Artificial intelligence (AI) is gaining hype and capturing headlines about its futuristic possibilities. Popular media, like Blade Runner 2049, depicts AI as a technology powering human-like robots with capabilities for taking over the world. In reality, AI is here, and it is already used in everyday lives. Today, AI is enabling ridesharing applications like Lyft and Uber, autopilot in commercial flights, mobile check deposits, online shopping, and more. The technology is making significant progress across a variety of markets and is spreading to the smart home.
The home is abundant with opportunities to automate tasks and create more personal experiences with technology. AI can be used to enhance solutions that help consumers better understand and manage energy consumption and keep homes safer and more secure. Also, it creates more intelligent and intuitive home automation by studying patterns of human behavior to operate the home more efficiently.
The Digital Assistant
One obvious way in which AI is spreading through the home is digital assistants. Digital assistants, or virtual assistants, are the human-like user interface embodying AI software and cloud services. They are fundamentally changing the way users interact with technology by creating an easy-to-use, hands-free, and conversational experience via voice activation. They also represent a platform that converges devices, data, services, computing power, and the internet to better understand and anticipate consumer needs. While the novelty of using digital assistants is driving adoption and market growth (try playing Jeopardy with Alexa), this technology has powerful implications. Many companies recognize this potential, and large tech incumbents like Amazon, Google, Apple, Samsung, and Microsoft are quickly and heavily investing in AI and digital assistants for the home.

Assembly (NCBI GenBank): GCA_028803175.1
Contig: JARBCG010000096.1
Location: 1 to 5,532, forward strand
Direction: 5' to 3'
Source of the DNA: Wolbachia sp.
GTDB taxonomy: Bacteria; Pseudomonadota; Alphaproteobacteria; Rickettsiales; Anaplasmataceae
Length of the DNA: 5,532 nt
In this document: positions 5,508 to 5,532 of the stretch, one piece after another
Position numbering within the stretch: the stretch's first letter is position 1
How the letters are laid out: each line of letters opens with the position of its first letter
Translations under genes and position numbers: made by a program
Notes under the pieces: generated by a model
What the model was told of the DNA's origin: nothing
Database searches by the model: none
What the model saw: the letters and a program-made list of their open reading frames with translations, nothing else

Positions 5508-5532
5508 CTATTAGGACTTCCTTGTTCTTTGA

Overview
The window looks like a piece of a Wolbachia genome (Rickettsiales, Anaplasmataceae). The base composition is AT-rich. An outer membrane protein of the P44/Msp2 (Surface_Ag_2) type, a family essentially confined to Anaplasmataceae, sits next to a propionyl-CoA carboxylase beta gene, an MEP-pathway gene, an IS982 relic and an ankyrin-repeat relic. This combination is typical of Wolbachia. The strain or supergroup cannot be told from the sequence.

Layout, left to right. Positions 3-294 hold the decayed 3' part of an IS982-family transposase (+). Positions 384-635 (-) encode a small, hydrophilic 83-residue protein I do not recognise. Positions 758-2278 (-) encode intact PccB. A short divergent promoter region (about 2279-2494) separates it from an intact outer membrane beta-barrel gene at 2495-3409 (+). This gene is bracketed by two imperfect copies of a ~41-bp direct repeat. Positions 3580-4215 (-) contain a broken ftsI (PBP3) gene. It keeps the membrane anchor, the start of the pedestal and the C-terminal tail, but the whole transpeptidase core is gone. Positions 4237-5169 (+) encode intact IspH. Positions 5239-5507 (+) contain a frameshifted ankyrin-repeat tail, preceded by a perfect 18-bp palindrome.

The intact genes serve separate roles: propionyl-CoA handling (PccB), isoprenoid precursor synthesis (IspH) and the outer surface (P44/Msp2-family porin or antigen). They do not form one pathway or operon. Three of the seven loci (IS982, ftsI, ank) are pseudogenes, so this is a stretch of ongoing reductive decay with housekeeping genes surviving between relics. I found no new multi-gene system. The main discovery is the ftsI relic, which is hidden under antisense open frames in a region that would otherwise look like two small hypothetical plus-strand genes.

Though digital assistants promise market disruption and a fundamental shift in the use of technology, it is important to stay realistic about AI in the home. Some would argue that traditionally defined AI does not even exist in the home—they would argue it’s all just analytics and algorithms. Others would argue that this is the reality of AI—it isn’t glamorous, it’s about automating tasks and identifying behavioral trends to make our lives more comfortable, convenient, and efficient. How this technology will play out—whether it will be a benevolent and revolutionary technology or whether it will become an existential threat to human existence—remains to be seen. For now, AI is having an impact in the home in the form of digital assistants. Check out Navigant Research’s Digital Assistants and AI in the Home report for more information.